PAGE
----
Is there really a ninth planet lurking in the outer reaches of our solar system ? Image Credit: NASA
Astronomers in France have managed to narrow down the area in which the new planet could be located.
Nobody knows exactly where it is, how big it is or if it even exists at all, but when researchers at the California Institute of Technology revealed earlier this year that the existence of a ninth planet in our solar system was a very real possibility, the hunt for this enigmatic new world began in earnest.
Scientists believe that if it does exist, the new planet is likely to be around ten times the mass of the Earth and could take up to 20,000 years to complete a single orbit around the sun. It is also likely to be twenty times further out from the sun than the current furthermost planet, Neptune.
Now following a new analysis of data collected by the Cassini orbiter around Saturn, scientists in France have been able to conclusively rule out several regions of the solar system by developing mathematical models detailing the new planet's gravitational effects on the other eight planets.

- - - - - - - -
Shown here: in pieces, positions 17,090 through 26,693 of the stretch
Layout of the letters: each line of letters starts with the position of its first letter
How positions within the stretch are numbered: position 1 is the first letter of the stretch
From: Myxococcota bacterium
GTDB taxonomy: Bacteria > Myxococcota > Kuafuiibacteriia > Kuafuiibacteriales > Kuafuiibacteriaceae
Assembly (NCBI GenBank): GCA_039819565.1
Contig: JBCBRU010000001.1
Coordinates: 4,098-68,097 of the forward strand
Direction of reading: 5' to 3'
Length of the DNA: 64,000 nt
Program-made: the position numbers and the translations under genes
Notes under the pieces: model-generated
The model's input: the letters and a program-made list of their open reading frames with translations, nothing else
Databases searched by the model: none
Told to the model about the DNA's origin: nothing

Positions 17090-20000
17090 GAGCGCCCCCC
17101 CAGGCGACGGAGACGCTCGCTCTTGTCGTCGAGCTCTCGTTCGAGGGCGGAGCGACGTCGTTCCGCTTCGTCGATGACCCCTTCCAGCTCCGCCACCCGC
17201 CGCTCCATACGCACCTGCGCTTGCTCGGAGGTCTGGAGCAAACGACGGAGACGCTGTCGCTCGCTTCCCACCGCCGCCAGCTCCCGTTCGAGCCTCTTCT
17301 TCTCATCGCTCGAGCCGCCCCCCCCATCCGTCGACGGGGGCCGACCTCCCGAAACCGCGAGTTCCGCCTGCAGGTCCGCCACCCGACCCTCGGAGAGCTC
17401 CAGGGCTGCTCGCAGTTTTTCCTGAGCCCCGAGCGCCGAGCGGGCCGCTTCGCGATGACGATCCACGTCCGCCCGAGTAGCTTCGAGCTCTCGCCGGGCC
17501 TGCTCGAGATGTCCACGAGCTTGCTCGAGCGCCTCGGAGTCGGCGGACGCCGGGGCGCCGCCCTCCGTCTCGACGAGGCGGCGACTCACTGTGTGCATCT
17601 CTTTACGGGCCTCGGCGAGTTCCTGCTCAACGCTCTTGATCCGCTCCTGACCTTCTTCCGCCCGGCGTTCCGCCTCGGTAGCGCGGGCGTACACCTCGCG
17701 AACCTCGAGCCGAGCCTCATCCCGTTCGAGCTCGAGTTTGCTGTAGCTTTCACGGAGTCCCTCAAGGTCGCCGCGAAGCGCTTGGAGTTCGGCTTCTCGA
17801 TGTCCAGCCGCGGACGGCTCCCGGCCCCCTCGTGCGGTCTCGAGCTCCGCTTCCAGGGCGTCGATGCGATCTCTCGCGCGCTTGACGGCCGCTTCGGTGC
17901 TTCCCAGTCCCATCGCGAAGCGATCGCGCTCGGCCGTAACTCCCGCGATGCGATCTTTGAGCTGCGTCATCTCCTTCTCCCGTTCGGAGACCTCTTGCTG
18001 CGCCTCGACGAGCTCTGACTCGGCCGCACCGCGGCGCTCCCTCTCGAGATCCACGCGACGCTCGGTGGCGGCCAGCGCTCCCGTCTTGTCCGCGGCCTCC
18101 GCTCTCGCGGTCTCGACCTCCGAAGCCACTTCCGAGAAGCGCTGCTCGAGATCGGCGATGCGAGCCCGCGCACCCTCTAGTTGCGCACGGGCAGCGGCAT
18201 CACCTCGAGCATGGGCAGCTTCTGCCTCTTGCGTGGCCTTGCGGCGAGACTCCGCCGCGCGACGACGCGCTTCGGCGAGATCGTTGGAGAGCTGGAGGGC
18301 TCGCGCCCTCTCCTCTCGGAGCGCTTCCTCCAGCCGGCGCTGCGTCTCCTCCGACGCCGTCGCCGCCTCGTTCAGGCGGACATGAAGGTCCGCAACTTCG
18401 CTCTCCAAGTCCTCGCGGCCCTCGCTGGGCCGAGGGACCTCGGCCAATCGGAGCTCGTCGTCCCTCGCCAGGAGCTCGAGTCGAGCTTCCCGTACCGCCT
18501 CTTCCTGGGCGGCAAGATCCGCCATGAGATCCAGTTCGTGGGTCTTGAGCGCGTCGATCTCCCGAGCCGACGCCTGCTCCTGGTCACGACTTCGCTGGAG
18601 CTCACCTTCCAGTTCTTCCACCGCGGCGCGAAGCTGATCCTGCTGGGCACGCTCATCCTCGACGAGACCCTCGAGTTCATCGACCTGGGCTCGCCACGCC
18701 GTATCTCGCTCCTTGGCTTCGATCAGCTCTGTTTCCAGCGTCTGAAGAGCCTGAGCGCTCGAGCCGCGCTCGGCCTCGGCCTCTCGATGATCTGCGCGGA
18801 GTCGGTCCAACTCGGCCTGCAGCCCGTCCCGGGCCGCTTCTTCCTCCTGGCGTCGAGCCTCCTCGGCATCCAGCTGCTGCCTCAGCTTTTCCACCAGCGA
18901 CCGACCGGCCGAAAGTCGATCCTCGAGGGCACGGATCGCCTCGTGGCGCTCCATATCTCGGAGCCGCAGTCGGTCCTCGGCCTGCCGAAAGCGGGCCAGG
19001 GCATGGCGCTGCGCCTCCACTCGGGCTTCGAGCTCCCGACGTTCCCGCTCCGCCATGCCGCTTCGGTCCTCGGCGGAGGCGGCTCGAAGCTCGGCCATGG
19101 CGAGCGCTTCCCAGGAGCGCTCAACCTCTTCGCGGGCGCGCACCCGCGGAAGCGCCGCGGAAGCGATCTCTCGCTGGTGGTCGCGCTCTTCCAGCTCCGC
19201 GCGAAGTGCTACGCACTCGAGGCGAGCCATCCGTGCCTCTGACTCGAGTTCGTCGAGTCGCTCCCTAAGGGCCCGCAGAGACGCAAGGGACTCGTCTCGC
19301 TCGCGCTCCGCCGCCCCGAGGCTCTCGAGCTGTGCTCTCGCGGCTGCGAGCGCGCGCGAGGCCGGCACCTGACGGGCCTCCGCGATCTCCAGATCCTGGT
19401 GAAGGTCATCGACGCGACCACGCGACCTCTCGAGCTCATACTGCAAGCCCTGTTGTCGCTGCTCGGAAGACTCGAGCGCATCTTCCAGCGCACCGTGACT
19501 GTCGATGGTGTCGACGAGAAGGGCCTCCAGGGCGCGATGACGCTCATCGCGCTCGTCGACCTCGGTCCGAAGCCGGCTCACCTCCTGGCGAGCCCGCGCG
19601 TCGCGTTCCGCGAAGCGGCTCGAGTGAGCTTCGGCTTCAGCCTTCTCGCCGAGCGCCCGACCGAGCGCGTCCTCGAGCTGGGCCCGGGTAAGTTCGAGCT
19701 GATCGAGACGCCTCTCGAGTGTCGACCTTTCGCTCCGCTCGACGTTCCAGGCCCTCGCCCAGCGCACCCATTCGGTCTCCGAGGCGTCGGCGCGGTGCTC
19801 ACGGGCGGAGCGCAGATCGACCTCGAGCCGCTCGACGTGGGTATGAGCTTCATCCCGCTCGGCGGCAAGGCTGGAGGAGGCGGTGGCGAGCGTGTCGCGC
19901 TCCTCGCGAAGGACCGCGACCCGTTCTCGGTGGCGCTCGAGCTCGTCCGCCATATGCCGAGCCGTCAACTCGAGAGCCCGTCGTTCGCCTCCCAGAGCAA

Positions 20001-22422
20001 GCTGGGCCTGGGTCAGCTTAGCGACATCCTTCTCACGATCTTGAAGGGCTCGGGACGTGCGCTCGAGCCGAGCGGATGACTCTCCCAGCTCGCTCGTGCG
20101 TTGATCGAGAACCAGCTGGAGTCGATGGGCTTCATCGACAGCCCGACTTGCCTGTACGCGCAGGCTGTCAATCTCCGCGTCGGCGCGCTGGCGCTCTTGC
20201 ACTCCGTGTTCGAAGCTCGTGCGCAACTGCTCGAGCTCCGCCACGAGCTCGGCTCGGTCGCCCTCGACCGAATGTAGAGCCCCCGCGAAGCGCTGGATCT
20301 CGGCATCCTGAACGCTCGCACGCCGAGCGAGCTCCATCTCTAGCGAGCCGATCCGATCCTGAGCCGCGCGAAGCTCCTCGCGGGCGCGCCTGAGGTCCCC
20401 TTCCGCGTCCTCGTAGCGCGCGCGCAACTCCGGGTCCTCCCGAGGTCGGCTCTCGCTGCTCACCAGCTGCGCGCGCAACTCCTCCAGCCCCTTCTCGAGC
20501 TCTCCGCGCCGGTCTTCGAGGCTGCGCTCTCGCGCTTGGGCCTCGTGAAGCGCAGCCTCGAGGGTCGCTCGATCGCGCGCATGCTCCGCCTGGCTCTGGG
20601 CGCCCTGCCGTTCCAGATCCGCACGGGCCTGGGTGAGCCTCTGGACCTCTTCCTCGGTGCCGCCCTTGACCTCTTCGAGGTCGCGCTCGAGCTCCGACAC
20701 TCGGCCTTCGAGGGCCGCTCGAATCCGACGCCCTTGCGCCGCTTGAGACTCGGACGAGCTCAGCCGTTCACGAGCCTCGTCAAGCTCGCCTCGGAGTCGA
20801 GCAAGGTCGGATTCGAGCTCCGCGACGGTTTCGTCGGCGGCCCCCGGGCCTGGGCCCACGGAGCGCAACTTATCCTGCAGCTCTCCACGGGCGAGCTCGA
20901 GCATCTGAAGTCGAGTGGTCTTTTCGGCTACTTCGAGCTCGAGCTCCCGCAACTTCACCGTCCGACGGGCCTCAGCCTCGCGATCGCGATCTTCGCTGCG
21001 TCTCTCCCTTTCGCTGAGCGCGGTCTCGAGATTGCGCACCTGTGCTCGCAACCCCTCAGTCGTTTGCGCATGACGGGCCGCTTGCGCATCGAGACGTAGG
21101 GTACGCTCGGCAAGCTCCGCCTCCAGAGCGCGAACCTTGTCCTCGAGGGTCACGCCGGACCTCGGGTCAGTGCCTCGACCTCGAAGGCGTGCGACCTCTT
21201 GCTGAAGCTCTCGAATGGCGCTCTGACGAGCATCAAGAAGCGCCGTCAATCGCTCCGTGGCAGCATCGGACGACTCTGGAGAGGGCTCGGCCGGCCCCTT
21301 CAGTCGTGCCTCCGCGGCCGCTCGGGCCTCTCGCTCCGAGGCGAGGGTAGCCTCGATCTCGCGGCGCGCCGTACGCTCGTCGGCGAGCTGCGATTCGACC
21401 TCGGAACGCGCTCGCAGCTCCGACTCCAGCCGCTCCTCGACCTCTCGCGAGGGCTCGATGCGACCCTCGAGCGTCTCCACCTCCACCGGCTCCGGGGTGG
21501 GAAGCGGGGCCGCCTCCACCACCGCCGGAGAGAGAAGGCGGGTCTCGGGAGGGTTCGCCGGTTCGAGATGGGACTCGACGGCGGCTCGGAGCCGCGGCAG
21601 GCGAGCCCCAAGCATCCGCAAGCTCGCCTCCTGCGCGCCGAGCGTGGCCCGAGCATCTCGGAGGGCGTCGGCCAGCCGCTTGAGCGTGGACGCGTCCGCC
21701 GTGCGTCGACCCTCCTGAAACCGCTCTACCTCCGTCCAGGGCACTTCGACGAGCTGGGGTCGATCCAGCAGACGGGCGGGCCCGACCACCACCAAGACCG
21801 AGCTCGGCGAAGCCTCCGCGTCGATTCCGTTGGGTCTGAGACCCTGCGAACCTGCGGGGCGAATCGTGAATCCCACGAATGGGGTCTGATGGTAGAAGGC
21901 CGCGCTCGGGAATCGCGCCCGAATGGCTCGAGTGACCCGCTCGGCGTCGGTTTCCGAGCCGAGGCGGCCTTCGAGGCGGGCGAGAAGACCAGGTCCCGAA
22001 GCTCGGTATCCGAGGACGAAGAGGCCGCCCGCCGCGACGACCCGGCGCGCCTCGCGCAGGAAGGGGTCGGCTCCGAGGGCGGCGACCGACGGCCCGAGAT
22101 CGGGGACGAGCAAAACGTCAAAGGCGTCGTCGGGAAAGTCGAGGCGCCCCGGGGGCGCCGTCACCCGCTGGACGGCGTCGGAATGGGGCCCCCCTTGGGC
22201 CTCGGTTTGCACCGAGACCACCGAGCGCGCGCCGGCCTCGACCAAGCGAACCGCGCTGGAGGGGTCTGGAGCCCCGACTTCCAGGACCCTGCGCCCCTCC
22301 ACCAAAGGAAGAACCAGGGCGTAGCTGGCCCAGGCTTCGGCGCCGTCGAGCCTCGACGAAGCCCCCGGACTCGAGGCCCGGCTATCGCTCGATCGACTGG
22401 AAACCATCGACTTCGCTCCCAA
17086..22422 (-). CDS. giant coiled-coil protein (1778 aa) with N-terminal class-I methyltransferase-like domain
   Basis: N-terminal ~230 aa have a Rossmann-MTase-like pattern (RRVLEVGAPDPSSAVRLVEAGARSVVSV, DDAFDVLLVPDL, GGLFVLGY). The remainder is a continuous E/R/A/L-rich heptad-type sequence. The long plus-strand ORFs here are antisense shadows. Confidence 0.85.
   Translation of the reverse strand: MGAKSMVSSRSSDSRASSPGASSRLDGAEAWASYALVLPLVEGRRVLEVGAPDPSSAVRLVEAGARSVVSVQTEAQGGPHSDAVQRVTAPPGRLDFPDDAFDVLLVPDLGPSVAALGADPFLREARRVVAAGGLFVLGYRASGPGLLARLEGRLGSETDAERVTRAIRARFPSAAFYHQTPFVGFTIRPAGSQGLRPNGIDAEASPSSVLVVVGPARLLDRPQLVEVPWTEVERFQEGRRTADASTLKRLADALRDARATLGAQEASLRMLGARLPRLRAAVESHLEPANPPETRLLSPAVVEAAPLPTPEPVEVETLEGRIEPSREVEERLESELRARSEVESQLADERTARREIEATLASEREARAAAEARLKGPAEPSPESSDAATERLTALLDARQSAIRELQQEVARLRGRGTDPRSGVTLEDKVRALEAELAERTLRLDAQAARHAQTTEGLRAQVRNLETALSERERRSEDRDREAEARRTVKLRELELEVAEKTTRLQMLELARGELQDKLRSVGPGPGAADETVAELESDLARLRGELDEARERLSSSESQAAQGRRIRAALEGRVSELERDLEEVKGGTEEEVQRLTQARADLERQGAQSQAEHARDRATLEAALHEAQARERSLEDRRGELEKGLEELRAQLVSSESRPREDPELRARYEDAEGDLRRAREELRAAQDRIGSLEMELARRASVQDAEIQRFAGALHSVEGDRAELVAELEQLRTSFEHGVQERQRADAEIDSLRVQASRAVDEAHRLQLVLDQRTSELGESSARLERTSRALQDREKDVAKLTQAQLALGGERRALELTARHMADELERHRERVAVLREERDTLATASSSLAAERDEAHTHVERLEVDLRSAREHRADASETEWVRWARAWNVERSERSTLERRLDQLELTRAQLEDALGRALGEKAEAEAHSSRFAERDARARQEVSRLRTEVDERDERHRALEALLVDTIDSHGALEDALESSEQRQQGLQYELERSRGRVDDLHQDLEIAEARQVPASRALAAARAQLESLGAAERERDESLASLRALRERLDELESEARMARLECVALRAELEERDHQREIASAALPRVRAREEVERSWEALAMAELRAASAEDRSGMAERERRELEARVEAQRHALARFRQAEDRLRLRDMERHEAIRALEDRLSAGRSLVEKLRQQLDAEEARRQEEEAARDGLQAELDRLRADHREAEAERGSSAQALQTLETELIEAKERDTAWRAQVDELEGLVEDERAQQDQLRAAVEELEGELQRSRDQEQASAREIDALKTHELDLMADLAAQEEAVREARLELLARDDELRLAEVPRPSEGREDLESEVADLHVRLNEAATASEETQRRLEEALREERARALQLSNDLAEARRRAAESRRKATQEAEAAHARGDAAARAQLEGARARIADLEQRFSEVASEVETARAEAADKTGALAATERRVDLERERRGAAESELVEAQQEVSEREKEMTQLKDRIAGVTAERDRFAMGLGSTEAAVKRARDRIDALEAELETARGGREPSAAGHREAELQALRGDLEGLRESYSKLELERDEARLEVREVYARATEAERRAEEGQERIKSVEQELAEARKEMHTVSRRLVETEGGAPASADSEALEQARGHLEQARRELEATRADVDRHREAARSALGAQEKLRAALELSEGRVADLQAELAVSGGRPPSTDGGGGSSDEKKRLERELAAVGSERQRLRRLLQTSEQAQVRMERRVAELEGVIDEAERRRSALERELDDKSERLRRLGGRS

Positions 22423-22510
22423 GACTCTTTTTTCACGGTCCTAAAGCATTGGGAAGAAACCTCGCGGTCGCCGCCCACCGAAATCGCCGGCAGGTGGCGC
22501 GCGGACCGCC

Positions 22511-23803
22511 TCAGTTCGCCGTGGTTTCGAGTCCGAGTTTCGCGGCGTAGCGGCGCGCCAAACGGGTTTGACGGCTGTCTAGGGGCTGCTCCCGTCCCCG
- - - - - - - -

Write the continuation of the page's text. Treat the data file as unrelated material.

Their work has effectively reduced the number of places Planet Nine could be by 50%.
"The most distant objects all swing out in one direction in a very strange way that shouldn't happen, and we realized the only way we could get them to swing in one direction is if there is a massive planet, also very distant in the Solar System, keeping them in place," said CIT's Dr Mike Brown at the time of the original Planet Nine announcement back in January.
"There are many telescopes on the Earth that actually have a chance of being able to find it and I'm really hoping that as we announce this, people start a worldwide search to go find this ninth planet."
Source: The Guardian | Comments (22)
Planet X, Planet Nine, Solar System